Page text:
Voices of a People's History of the United States, a free show at the David Rubenstein Atrium on April 27, brings to life the words of ordinary people engaged in struggles for freedom and justice. For this special evening event, student performers from the High School for Arts, Imagination and Inquiry (HSAII) will be joined onstage by actor, educator, and activist Brian Jones and musician Martha Redbone.
Now in its second year, the collaboration between HSAII and Voices of a People's History of the United States, an organization cofounded by historian Howard Zinn (1922–2010) and writer and activist Anthony Arnove, invites students to investigate original source materials spanning centuries of American history, including speeches, letters, poems, and songs written by women, workers, people of color, and more. As Zinn put it, the project aims to advance social justice education through the perspectives of "the people who have been overlooked in the traditional history books."
About the Project
Throughout the academic year, students from HSAII's AP American Studies program select, interpret, then perform a reading from the book, Voices of a People's History of the United States. As part of their investigation, they write research papers on the author of their selected piece, critically analyzing its historical context and formulating policy questions based on the material. In addition, they assemble "vision boards" that provide a visual representation of their selected reading.
For Jeffery Ellis-Lee, who has taught at HSAII since 2007, "This project allows another perspective to come alive. It becomes personal for the students because they have a choice in picking the material, and it means something to them—it resonates. You can see it in their faces. You see that moment when they're rehearsing, when it really speaks to their heart, and that's when you know that the history's actually become alive."
Working with Jones and with actress and educator Susie Pourfar in one-on-one sessions, the students edit and rehearse their readings. "They're allowed the opportunity to make bold statements. It's a license to find something radical," observes Jones, who has taught in New York City schools for over a decade.
"It's one thing to read the material, but another to perform it," Jones continues. "Performing the piece creates a greater intimacy between the reader and the author. They discover the craft of rhetoric—using and transforming words as devices, connecting opposites, absorbing the potency of the written language." Noting how the process allows the students to "learn the pure confidence of getting up and performing—of public speaking, of fluency" he explains how, for example, an entire class is dedicated to "how to begin the performance—how to feel confident and relaxed, how to walk up in front of an audience and feel comfortable."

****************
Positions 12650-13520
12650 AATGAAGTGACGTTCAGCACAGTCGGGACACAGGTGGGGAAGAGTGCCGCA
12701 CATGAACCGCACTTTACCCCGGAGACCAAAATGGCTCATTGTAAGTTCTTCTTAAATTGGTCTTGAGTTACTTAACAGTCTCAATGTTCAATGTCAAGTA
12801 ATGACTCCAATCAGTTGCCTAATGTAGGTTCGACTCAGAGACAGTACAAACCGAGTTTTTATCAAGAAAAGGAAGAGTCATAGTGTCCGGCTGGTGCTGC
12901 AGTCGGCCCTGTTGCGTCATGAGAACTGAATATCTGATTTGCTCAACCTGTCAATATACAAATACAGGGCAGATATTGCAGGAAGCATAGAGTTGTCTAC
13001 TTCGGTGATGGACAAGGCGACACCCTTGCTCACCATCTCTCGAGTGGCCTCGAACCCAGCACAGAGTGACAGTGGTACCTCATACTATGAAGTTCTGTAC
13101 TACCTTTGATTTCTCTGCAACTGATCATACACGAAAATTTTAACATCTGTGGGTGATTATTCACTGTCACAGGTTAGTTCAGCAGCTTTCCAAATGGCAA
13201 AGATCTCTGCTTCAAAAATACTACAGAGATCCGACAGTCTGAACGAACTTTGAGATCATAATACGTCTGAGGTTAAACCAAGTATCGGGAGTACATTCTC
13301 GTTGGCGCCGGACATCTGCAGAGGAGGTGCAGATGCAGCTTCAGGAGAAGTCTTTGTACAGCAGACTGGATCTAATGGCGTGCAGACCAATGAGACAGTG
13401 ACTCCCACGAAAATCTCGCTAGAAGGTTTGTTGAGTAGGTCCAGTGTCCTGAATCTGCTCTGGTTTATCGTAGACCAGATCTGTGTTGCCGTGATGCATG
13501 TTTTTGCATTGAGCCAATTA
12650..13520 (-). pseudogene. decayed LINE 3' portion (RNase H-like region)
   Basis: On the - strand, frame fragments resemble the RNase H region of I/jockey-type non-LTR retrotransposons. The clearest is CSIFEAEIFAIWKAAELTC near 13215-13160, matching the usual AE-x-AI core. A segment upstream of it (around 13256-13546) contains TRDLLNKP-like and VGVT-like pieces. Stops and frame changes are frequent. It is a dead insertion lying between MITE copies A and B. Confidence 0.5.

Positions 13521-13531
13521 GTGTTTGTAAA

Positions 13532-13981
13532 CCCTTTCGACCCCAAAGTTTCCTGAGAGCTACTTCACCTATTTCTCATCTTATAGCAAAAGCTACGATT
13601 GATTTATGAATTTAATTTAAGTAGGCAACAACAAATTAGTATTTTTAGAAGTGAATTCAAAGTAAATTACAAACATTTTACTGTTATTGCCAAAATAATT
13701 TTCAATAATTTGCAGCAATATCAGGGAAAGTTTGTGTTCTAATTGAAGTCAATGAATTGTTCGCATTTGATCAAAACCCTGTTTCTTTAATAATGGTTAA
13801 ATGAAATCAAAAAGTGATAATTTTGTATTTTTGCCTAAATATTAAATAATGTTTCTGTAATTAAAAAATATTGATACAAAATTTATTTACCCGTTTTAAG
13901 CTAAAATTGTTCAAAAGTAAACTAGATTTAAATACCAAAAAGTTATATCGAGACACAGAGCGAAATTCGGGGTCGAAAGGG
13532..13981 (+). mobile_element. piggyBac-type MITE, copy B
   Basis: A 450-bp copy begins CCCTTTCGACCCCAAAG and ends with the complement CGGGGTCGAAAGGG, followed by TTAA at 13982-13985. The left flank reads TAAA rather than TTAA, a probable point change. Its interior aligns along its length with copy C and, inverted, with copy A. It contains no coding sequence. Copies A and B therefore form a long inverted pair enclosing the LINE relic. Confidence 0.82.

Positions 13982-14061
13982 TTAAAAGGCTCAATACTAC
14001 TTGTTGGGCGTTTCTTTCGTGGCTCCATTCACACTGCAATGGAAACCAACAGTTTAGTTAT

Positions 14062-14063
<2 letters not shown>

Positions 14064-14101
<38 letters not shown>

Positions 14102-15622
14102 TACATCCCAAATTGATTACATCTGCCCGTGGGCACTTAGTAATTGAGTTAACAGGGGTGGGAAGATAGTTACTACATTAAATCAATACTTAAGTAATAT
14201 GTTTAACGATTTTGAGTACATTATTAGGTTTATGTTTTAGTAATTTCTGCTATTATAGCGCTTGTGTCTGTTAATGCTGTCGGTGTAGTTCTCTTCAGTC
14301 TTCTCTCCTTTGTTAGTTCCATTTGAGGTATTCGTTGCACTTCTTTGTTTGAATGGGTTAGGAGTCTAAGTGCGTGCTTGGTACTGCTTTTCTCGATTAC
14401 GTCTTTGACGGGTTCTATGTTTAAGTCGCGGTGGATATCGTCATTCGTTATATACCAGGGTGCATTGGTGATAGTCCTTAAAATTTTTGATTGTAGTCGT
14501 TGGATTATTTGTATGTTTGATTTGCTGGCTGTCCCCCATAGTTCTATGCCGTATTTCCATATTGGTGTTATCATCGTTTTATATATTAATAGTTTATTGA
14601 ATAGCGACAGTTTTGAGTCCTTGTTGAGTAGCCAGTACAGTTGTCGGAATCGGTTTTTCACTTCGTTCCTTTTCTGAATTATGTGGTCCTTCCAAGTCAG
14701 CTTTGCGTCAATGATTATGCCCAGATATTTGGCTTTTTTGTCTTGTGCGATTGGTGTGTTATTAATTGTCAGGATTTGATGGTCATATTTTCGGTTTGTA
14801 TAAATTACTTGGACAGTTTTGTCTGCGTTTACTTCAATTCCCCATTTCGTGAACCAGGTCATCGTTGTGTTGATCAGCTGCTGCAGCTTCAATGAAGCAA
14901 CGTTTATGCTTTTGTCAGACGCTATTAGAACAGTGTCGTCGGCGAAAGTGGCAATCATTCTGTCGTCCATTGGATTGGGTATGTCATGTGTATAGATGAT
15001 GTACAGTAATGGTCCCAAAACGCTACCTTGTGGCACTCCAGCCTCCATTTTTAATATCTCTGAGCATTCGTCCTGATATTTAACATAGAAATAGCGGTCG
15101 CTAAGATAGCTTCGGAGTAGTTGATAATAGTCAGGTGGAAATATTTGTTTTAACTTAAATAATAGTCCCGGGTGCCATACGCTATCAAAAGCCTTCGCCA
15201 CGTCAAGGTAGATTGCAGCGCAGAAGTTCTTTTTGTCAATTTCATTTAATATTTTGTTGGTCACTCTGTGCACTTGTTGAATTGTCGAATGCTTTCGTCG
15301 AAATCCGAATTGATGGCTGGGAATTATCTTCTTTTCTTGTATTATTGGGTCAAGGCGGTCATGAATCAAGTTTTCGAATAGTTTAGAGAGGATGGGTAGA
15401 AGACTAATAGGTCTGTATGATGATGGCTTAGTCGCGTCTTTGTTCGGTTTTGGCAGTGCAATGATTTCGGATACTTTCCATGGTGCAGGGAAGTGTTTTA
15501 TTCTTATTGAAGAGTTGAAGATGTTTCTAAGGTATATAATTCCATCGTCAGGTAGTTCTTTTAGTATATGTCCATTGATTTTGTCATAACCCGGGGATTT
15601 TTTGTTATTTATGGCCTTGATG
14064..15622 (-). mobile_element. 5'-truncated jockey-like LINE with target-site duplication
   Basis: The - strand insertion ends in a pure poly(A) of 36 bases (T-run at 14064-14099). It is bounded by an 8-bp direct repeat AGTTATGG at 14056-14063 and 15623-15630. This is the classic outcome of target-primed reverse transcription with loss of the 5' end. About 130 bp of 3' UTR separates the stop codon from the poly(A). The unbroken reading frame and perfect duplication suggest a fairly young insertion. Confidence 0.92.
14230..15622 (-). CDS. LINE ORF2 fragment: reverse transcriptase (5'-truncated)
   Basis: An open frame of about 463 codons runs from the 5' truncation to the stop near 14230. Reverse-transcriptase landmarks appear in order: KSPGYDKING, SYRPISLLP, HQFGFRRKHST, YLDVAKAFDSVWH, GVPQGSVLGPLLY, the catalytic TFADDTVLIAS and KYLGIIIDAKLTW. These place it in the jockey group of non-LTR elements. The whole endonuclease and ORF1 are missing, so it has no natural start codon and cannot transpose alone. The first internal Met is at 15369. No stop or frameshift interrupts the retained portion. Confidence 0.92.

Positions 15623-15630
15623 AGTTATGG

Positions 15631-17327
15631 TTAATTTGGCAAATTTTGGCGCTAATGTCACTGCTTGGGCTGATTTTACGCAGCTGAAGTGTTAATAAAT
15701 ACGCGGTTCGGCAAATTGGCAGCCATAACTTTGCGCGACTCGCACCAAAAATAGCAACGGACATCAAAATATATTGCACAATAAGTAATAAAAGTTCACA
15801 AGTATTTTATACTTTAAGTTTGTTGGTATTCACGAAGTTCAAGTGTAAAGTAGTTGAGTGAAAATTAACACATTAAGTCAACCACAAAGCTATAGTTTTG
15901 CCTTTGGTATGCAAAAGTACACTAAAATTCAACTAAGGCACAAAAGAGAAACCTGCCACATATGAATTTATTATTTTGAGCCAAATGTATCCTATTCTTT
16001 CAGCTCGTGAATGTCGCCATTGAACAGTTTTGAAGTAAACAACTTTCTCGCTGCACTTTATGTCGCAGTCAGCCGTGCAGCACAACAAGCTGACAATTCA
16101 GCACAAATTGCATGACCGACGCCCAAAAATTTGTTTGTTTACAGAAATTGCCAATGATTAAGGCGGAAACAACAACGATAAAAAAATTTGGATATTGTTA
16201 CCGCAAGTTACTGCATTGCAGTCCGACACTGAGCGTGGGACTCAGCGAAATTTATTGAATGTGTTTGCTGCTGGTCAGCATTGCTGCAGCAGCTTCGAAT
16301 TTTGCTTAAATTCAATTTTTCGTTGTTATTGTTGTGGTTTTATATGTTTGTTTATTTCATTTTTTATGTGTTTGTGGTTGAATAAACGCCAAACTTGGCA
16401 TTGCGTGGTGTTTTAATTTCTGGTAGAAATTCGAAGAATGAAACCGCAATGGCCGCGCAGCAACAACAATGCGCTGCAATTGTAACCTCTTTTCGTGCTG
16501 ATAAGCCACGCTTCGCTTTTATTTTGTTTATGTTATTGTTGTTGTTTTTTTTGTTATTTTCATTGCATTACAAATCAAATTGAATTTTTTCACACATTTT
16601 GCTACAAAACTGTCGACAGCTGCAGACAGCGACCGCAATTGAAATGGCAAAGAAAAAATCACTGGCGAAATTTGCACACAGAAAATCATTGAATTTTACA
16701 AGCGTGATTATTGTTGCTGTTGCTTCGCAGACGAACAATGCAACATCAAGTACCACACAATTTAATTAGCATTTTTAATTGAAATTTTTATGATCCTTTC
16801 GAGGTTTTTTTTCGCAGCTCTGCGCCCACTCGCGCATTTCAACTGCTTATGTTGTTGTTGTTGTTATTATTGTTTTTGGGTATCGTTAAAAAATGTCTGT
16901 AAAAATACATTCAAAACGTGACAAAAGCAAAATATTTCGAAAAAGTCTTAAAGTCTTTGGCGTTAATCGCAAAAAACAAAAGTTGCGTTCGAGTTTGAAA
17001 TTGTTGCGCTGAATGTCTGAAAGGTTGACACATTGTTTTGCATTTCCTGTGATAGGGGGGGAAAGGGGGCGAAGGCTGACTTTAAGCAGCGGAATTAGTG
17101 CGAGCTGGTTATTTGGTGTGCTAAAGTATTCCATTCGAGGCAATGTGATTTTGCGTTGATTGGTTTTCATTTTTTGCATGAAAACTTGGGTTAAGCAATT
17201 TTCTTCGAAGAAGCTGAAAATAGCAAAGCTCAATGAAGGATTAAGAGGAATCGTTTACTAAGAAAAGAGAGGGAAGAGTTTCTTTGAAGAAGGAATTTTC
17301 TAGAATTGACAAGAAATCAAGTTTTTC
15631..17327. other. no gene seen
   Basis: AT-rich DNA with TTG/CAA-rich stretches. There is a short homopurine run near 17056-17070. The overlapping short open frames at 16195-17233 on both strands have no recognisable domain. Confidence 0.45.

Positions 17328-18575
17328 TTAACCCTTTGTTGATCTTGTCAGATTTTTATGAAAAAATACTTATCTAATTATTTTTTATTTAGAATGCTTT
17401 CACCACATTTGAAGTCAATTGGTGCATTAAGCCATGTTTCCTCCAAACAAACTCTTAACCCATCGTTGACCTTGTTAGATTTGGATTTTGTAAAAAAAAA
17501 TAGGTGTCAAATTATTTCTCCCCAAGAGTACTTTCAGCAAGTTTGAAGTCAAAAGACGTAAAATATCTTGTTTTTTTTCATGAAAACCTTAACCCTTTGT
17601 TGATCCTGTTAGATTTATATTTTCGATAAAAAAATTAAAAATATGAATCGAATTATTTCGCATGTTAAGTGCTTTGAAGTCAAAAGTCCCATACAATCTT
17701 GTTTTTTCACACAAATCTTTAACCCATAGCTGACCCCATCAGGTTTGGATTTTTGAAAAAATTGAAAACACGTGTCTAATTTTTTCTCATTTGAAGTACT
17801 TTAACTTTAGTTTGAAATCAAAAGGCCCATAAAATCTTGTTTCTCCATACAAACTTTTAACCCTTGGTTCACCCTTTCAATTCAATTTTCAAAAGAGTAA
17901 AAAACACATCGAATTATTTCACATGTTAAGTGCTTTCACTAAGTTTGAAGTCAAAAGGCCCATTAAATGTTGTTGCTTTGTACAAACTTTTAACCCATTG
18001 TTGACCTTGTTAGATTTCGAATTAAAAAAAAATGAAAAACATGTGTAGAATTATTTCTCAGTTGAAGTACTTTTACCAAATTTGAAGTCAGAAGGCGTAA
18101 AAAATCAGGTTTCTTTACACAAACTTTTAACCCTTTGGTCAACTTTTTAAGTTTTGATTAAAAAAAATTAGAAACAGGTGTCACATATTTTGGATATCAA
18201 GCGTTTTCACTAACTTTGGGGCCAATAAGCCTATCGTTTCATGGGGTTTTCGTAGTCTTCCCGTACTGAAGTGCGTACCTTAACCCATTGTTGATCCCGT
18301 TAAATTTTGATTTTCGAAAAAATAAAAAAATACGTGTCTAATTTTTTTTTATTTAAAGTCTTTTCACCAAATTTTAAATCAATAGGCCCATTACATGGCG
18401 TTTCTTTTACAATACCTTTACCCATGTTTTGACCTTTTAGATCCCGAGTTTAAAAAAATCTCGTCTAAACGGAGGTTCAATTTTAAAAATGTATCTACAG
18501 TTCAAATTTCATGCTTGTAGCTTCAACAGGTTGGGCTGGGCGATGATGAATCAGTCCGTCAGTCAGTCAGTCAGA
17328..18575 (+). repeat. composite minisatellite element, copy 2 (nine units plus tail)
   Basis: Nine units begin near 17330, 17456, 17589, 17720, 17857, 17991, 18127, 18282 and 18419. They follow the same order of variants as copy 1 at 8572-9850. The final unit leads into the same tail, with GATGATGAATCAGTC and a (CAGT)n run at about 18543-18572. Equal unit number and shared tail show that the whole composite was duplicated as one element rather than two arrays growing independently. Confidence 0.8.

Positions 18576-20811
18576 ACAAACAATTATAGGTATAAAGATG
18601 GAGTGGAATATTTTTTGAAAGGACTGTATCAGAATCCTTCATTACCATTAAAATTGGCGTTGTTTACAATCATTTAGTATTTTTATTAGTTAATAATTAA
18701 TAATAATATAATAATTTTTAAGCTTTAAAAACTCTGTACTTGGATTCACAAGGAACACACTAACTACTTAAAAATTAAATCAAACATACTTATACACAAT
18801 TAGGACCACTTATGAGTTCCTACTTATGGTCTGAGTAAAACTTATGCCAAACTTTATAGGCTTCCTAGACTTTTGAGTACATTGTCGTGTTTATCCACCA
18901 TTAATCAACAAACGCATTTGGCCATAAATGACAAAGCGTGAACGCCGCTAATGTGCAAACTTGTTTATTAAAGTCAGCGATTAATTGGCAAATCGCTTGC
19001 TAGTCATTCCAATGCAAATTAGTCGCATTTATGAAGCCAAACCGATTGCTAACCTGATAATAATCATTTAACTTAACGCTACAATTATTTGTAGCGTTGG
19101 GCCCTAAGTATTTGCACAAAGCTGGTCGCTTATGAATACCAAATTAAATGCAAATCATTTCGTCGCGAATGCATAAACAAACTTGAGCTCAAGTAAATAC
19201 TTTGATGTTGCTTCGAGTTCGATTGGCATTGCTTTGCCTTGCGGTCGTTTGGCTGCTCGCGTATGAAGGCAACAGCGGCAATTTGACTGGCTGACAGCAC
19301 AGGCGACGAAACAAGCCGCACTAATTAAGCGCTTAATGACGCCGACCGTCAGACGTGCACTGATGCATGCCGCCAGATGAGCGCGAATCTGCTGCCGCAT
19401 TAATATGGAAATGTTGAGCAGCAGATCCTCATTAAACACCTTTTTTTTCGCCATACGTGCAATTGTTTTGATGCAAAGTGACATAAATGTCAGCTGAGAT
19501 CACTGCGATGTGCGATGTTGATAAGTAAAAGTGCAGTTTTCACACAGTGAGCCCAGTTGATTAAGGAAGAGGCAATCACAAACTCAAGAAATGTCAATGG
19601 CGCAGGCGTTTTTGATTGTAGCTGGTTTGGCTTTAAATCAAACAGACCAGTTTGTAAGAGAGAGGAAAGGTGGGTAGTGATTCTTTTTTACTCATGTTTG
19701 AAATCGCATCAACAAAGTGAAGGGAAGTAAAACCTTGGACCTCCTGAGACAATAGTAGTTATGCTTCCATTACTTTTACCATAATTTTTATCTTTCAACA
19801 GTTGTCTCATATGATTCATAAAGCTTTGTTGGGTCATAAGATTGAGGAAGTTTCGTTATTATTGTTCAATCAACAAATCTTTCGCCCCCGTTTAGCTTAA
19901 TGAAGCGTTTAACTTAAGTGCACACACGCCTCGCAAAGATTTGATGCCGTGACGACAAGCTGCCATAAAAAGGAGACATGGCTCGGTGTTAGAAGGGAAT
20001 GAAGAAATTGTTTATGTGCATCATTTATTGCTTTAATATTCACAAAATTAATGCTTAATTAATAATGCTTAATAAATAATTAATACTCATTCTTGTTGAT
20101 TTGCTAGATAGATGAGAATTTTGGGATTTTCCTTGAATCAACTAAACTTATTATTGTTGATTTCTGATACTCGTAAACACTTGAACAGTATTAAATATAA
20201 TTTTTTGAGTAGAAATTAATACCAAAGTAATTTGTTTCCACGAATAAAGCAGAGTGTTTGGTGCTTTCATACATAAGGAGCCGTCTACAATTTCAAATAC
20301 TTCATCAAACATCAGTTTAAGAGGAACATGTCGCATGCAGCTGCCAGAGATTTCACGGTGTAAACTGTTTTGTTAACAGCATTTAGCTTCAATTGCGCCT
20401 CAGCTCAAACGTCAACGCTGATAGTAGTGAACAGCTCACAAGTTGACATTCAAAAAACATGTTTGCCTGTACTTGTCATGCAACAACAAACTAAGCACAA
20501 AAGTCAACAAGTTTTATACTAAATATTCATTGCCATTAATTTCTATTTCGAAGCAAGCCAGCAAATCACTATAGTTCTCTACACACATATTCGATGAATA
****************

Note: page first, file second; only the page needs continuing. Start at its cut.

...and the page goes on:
"To omit or to minimize these voices of resistance is to create the idea that power only rests with those who have the guns, who possess the wealth, who own the newspapers and the television stations."
As Raymond Jimenez, who performed in last year's show at the Atrium, says, "Learning history, you don’t normally get to connect with perspectives that affect you personally. For me, the event last year was really impactful, and working with professional actors, I could see the piece I'd been working with being brought to life." Jimenez's selection, Tim Predmore's "How Many More Must Die?," was written by a former soldier with the 101st Airborne Division, who in a statement published in the Peoria Journal Star in Illinois, and later in the Los Angeles Times, questioned the U.S. government's role in the 2003 invasion of Iraq.
Another student, Diana, 17, comments, "The Voices project helped me understand history from another perspective. Usually we only get to learn the perspectives of the winners, but this helps us to see the other side—the side that doesn't get shown. It changed my perspective on [the bombing of] Hiroshima, learning about what actually happened, which challenges what we're usually taught."
"To omit or to minimize these voices of resistance," wrote Howard Zinn, "is to create the idea that power only rests with those who have the guns, who possess the wealth, who own the newspapers and the television stations. I want to point out that people who seem to have no power, whether working people, people of color, or women—once they organize and protest and create movements—have a voice no government can suppress."
Through the project, the students "become storytellers," says Ellis-Lee. "They become storytellers about an issue, and that issue becomes important to them. And my dream is that the issue becomes really important to them and they go out and do something about it."
Róisín Davis is a literary agent and producer based in New York. She co-produced "The People Speak: Ireland" in association with Voices of A People's History of the United States.